#parser #parsing #parser-generator #lr #yacc

bin+lib rustlr

LR-Style Parser Generator with Advanced Options

44 releases

0.4.3 Mar 3, 2023
0.4.1 Jan 28, 2023
0.3.98 Dec 30, 2022
0.3.96 Nov 26, 2022
0.1.1 Nov 25, 2021

#30 in Parser tooling

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208 downloads per month
Used in lambdascript

MIT license

16K SLoC


LR-Style Parser Generator

A Tutorial with several examples is available.

Besides traditional LR and LALR parser generation, Rustlr supports the following options

  1. An experimental feature that generates parsers for Selective Marcus-Leermakers grammars. This is a larger class of unambiguous grammars than traditional LR and helps to allow new productions to be added to a grammar without creating conflicts (see the Appendix of the tutorial).
  2. The option of creating the abstract syntax data types and semantic actions from the grammar. Rustlr grammars contain a sub-language that defines how ASTs are to be generated. For example, in a grammar with E --> E + T a dependency between T and E can be declared so that only one AST type is generated for both.
  3. Support for choosing bumpalo to create recursive ASTs that use references instead of smart pointers: this enables deep pattern matching on recursive structures.
  4. Recognizes regex-style operators *, + and ?, which simplify the writing of grammars and allow better ASTs to be created.
  5. Generates a lexical scanner automatically from the grammar.
  6. Operator precedence and associativity declarations further allow grammars to be written that's closer to EBNF syntax.
  7. The ability to train the parser, interactively or from script, for better error reporting.
  8. Generates parsers for Rust and for F#. Rustlr is designed to promote typed functional programming languages in the creation of compilers and language-analysis tools. Parser generation for other such languages will gradually become available.

Quick Example: JSON Parser

The following is a Rustlr grammar:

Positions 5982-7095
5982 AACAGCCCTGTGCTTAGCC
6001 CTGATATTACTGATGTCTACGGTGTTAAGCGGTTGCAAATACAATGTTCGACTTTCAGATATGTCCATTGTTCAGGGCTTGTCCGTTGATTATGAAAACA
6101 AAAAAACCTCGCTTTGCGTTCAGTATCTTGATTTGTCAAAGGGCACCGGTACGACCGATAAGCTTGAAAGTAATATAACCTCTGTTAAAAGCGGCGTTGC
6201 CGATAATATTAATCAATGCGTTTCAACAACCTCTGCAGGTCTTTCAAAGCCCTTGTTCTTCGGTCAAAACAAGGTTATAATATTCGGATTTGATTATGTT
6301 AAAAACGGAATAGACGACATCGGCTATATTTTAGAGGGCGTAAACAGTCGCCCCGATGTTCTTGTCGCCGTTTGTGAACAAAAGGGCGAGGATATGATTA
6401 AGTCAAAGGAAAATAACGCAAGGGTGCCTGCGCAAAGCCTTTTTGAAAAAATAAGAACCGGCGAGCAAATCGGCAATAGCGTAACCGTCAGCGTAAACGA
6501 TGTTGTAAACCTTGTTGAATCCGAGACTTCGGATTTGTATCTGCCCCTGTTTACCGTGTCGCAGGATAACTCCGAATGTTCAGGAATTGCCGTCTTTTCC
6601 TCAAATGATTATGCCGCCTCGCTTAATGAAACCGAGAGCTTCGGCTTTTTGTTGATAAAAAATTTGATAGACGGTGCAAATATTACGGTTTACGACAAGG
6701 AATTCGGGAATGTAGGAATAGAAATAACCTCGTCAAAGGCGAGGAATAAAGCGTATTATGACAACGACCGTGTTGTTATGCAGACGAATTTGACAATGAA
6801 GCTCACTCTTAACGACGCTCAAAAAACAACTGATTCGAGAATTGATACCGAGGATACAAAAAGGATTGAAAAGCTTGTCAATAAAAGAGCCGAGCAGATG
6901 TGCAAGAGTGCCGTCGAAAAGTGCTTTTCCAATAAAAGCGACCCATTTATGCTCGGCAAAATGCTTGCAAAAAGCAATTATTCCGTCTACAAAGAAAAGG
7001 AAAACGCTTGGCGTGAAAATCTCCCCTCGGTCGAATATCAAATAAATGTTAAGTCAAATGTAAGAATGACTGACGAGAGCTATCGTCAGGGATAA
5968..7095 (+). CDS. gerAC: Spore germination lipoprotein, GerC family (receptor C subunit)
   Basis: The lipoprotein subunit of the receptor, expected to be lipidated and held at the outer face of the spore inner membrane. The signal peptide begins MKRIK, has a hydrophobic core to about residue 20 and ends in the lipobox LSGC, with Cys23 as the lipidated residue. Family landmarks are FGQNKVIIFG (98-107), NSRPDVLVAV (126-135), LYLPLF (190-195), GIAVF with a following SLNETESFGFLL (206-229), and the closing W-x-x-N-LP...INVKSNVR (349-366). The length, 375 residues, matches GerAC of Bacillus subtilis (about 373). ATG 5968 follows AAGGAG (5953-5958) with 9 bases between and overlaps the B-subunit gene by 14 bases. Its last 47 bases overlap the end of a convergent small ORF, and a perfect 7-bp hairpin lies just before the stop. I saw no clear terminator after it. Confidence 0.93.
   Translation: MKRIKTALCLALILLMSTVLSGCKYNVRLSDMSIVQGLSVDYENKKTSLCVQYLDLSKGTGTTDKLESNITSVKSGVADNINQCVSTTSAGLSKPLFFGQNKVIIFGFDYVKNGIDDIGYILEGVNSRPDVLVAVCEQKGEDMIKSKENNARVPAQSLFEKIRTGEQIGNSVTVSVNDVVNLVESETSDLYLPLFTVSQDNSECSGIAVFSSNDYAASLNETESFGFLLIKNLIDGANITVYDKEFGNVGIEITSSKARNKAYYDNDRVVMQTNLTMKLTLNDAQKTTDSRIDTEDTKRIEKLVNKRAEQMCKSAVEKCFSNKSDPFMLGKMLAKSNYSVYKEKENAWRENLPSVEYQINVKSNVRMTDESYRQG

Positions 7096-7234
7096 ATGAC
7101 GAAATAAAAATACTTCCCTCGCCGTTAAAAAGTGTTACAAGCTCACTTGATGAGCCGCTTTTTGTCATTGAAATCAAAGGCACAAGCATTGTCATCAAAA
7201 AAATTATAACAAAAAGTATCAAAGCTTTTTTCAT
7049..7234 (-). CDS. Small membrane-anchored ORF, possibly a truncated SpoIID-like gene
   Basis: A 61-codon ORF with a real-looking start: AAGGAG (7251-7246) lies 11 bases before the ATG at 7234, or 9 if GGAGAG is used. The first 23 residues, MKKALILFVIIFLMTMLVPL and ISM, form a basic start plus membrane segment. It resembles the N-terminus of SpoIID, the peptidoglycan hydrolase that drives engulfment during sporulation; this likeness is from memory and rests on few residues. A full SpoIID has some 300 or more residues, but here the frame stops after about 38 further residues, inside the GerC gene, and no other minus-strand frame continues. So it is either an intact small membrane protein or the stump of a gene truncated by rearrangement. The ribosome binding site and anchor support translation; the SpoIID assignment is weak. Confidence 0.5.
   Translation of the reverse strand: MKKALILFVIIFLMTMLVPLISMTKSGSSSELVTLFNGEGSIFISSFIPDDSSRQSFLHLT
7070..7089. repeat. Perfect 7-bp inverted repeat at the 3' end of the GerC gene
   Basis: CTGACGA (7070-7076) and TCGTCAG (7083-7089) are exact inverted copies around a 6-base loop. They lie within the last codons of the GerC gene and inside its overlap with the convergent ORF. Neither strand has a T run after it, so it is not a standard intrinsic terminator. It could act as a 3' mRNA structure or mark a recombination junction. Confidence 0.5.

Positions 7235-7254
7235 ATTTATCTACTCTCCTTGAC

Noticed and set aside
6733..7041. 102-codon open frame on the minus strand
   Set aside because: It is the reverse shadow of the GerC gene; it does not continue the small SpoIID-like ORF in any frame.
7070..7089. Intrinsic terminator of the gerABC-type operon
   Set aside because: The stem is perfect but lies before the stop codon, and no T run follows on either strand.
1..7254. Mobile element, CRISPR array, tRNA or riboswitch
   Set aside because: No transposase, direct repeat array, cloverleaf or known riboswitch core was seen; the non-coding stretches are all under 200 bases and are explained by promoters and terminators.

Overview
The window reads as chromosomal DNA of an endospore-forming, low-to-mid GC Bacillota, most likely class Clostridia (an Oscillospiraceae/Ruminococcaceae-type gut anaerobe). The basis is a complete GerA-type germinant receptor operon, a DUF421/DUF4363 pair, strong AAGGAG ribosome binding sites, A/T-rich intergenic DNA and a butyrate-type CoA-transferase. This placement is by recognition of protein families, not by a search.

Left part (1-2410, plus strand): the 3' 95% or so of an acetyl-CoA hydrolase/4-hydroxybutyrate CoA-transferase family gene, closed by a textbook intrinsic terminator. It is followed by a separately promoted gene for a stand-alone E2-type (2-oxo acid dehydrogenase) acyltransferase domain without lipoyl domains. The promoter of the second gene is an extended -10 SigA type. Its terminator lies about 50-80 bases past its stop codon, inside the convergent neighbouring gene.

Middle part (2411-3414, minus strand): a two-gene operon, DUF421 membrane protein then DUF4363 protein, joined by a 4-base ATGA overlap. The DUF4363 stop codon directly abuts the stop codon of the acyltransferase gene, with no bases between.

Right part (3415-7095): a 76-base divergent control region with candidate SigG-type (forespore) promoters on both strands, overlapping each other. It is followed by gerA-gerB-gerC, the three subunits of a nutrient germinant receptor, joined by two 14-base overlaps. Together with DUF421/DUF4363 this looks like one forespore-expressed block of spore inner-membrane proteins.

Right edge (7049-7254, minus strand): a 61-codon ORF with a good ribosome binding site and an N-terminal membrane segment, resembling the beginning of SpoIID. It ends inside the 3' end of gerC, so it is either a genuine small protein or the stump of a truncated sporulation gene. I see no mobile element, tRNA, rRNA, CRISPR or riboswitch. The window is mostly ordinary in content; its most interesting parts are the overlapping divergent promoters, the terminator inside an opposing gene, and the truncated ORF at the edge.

# Rustlr Grammar for JSON
lifetime 'lt
lexterminal LBRACE {
lexterminal RBRACE }
lexterminal LBRACK [
lexterminal RBRACK ]
lexterminal LPAREN (
lexterminal RPAREN )
lexterminal COLON :
lexterminal COMMA ,
lexterminal NULL null
lexterminal MINUS -
#token Alphanum("true") translate to terminal symbol TRUE with boolean value true:
valueterminal TRUE~ bool~ Alphanum("true")~ true
valueterminal FALSE~ bool~ Alphanum("false")~ false
valueterminal STRING~ &'lt str~ Strlit(n)~ &n[1..n.len()-1]
valueterminal NUM~ i64~ Num(n)~ n
valueterminal FLOAT~ f64~ Float(n)~ n
valueterminal BIGNUM~ &'lt str~ BigNumber(n)~ n
nonterminal Integer i64
nonterminal Floatpt f64
nonterminal Boolean bool
nonterminals Value KeyValuePair Number
nonterminal List : Value
nonterminal Object HashMap<&'lt str, LBox<@Value>>

startsymbol Value

Integer --> MINUS?:m NUM:n {if m.is_some() {n*-1} else {n}}
Floatpt --> MINUS?:m FLOAT:n {if m.is_some() {-1.0*n} else {n}}
Number:Bignum --> MINUS?:m BIGNUM
Number:Int --> Integer
Number:Float --> Floatpt
Boolean --> TRUE | FALSE
Value:Number --> Number
Value:Boolean --> Boolean
Value:Str --> STRING
Value:Objectmap --> Object
Value --> List
Value --> NULL
Value --> LPAREN Value RPAREN
KeyValuePair --> STRING COLON Value
List:List --> LBRACK Value<COMMA*> RBRACK
Object ==> LBRACE KeyValuePair<COMMA*>:entries RBRACE {
  let mut kvmap = HashMap::new();
  for (mut lbx) in entries {
    if let KeyValuePair(k,v) = lbx.take() { kvmap.insert(k,v); }
} <==

# The following line is injected into json_ast.rs
$use std::collections::HashMap;

# The following lines are injected into the parser
!mod json_ast;
!fn main()  {
!  let srcfile = std::env::args().nth(1).unwrap();
!  let source = LexSource::new(&srcfile).unwrap();
!  let mut scanner1 = jsonlexer::from_source(&source);
!  let mut parser1 = make_parser();
!  let parseresult = parse_with(&mut parser1, &mut scanner1);
!  let ast = parseresult.unwrap_or_else(|x|{println!("Parsing errors encountered; results not guaranteed.."); x});
!  println!("\nAST: {:?}\n",&ast);

In addition to a parser, the grammar generates a lexical scanner from the lexterminal and valueterminal declarations. It also created most of the abstract syntax types and semantic actions required by the parser, alongside some manual overrides. As this is a quick example, we've also injected a main function, which expects the name of a json source as argument, directly into the parser. To run rustlr on this example,

  1. Install rustlr as a command-line application: cargo install rustlr
  2. Create a Cargo crate with rustlr = "0.4" in its dependencies
  3. save the grammar in the crate as json.grammar (must have .grammar suffix).
  4. Run rustlr with rustlr json.grammar -o src/main.rs
  5. call cargo run [some json file]

Note that <COMMA*> specifies a comma-separated list and normally generates semantic actions to create a vector. However, for JSON "objects" we chose to create a hashmap by manually writing the semantic action. Normally, Rustlr in auto mode generates an enum for each non-terminal symbol that's on the left-hand side of multiple productions, and a struct for non-terminals with a single production. However, declarations such as nonterminal List : Value allow a type to be absorbed into another: there is no separate type for List. There are other ways that a grammar can specify how ASTs are to be created, distinguishing the abstract syntax tree from the parse tree. Please consult the tutorial for further documentation.